One of the reasons I first became interested in nutrition was to deal with some health issues I had of my own. Throughout my time at medical school and once I was practising as a doctor I was, generally speaking, quite lethargic compared to how I feel now. I had, like a lot of people, particular problems with fatigue in the mid- to late-afternoon. That’s not so much of a problem if you’re sitting at the back of a lecture theatre or stretched out in the common room, but it’s not so good once you’re consulting in an outpatient clinic or performing surgery in an operating theatre.
In retrospect, I realise that a lot of my fatigue issues were down to two main things:
- blood sugar imbalance
- wheat sensitivity
No wonder eating sandwiches for lunch was not working so well for me.
All of this came back to me in stark fashion yesterday. My girlfriend and I got up early to fly to Malta (an small island in the Mediterranean Sea and my parents’ homeland). Once in Malta, we were given lunch by some relatives (and good friends) of mine. The dish of the day was timpana. If you’re reading this and are Maltese, you’ll know instantly what this is. But the likelihood is you’ll never have heard of this dish. It is, penne pasta, baked in a tomato-based mince sauce. And if there were not enough wheat and carbohydrate in this dish already, it comes with a pastry top (image below).
On one level, there’s nothing nicer than eating timpana with my family (I was certainly not going to refuse). However, the effects of this lunch on my wellbeing were not so good. A short while after eating I found myself suddenly needing sleep. I don’t think the sleep deprivation helped, but usually I have no desire to sleep in the afternoon even when I’ve missed some sleep. I went to bed, and woke up two and half hours later feeling like I’d been roused from a coma. I was also ravenously hungry.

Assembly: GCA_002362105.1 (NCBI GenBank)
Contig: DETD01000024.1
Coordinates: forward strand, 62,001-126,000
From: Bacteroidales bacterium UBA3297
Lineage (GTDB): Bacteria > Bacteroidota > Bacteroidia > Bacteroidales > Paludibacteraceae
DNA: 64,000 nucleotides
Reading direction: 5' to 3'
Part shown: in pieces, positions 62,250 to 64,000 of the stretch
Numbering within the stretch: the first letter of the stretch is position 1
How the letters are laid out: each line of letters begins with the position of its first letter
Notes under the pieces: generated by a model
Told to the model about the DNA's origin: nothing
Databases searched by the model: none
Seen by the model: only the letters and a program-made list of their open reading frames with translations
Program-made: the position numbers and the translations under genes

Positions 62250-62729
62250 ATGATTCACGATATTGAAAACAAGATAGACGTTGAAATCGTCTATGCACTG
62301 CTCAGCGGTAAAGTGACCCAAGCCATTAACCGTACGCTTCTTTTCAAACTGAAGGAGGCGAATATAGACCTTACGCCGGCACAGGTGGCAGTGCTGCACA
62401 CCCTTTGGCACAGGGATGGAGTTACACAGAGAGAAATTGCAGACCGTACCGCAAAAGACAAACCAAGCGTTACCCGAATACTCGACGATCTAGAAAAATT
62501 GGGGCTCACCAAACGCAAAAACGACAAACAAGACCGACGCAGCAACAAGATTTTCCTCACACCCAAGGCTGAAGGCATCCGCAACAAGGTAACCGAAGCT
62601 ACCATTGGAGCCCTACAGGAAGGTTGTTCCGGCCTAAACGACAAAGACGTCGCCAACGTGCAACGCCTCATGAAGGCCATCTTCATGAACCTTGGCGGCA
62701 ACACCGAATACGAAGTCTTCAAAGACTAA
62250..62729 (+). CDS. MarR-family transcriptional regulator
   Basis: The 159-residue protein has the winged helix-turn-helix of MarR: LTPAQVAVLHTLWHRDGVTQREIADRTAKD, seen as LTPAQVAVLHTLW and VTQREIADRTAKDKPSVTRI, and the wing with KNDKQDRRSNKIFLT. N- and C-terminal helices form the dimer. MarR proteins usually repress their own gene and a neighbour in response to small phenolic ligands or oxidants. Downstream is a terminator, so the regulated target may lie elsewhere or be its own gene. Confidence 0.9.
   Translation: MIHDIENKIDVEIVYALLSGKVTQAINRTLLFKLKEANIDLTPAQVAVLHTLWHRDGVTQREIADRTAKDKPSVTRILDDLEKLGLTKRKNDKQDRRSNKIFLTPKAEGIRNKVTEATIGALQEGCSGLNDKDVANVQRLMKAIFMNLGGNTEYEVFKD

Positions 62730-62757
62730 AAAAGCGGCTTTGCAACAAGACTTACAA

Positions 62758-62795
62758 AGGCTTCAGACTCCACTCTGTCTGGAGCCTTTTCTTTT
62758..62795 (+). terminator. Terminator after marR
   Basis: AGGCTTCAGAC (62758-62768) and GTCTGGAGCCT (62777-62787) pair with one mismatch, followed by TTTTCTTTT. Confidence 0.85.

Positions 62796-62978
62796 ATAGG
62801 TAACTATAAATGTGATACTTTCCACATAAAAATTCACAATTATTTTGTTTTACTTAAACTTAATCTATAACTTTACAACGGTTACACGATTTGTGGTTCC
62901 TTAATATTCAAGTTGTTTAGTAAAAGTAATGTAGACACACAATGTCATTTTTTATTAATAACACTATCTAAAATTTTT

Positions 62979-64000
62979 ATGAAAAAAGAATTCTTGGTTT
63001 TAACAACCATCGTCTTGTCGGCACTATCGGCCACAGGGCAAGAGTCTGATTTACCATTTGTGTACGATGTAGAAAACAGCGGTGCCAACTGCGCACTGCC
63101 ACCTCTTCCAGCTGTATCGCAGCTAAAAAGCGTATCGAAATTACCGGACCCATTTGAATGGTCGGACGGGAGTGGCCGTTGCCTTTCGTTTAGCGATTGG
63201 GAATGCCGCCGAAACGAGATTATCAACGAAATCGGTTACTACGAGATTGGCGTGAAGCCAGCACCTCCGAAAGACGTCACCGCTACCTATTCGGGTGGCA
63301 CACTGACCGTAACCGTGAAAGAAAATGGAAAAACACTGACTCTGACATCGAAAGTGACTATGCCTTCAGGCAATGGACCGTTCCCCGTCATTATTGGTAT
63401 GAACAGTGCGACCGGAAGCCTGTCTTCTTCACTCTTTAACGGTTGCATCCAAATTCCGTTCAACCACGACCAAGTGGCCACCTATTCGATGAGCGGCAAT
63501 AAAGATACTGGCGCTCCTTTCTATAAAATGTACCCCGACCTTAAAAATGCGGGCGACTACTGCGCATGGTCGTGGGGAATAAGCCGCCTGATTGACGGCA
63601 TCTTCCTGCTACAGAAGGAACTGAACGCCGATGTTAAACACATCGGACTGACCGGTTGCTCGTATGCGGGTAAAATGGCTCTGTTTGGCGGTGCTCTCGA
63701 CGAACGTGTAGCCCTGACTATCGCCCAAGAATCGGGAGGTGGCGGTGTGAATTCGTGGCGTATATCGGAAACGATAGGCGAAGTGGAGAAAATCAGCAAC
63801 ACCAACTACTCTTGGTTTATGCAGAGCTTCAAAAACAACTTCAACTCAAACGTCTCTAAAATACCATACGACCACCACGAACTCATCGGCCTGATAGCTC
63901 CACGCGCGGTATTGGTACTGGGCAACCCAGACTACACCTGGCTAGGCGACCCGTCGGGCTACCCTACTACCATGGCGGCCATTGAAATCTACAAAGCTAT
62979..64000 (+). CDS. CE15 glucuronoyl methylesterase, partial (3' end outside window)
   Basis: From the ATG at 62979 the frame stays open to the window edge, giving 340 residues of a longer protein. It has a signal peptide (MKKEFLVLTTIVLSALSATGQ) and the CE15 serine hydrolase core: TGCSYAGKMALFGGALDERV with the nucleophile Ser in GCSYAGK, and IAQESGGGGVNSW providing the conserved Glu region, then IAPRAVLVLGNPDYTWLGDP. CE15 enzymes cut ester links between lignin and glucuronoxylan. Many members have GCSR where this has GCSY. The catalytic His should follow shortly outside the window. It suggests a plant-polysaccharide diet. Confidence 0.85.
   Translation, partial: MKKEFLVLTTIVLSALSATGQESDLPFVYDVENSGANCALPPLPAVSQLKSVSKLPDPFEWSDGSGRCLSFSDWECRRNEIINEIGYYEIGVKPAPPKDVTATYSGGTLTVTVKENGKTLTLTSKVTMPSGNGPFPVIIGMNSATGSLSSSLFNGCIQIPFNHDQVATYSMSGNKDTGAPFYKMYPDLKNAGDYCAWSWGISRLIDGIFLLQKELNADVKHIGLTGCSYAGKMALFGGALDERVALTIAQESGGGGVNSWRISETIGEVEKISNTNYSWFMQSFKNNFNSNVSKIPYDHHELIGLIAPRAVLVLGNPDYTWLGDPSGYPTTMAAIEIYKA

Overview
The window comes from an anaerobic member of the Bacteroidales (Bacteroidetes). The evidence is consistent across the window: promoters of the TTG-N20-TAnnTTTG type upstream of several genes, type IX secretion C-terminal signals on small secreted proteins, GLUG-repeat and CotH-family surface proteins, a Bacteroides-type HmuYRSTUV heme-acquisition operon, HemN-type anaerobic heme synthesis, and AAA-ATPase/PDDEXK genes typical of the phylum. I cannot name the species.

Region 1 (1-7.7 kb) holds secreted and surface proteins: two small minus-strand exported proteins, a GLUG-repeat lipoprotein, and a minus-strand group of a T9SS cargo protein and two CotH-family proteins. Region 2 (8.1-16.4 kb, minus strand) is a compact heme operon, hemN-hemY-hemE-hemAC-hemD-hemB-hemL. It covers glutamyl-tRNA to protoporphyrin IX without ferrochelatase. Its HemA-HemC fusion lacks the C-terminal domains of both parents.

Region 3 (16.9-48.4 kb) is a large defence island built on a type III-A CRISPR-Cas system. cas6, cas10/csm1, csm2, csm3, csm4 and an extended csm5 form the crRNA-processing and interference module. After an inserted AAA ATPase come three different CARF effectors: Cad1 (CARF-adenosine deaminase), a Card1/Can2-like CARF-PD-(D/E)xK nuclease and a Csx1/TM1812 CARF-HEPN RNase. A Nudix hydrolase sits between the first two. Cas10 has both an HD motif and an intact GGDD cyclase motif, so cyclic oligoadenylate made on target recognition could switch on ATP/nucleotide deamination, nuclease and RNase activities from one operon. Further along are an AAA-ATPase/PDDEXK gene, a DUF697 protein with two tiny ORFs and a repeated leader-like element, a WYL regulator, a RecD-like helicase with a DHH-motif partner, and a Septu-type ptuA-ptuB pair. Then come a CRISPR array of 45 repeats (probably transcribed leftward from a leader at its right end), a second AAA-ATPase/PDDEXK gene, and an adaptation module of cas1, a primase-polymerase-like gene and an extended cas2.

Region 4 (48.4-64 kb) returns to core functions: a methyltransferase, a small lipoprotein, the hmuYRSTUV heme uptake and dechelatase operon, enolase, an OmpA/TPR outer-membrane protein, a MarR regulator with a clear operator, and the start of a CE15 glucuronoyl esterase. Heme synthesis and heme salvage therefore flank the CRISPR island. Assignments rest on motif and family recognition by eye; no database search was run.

The cause of the hunger (just two and a half hours after a substantial lunch) was almost hypoglycaemia (low blood sugar). Most likely, the glut of insulin secreted after a sugar surge as a result of the timpana had induced this state of affairs. The low blood sugar would also account for me feeling less than spritely, though perhaps some wheat sensitivity did not help here either.
I do have experiences like this from time to time because, however keen I am to eat well, I’m not obsessive about it and sometimes life just gets in the way. Plus, I have the comfort of knowing why I end up feeling awful when I do. Just like someone who drinks half a dozen pints of beer or a bottle and a half of wine knows why they have a hangover in the morning, I knew my mid afternoon crash and ravenous appetite yesterday was down, for the most part, to the wheat and carb-fest I had for lunch (delicious though it was).
It struck me that this insight is in contrast to how I was for many years, hauling my way through the day sometimes, and often affected by intense pangs of hunger for sweet and/or starchy foods, but not knowing why. Actually, I thought that’s just how I was – I just considered feeling this way as normal.
Yesterday’s experience reminded me that many people are currently in a similar situation: experiencing significantly compromised energy and wellbeing, and perhaps driven to eat quite rubbishy foods, but at the same time having no idea that relatively simple modifications to the diet could make the world of difference. It’s a real privilege, I believe, to do a job that allows me the opportunity to raise awareness regarding these issues, and suggest things that may help.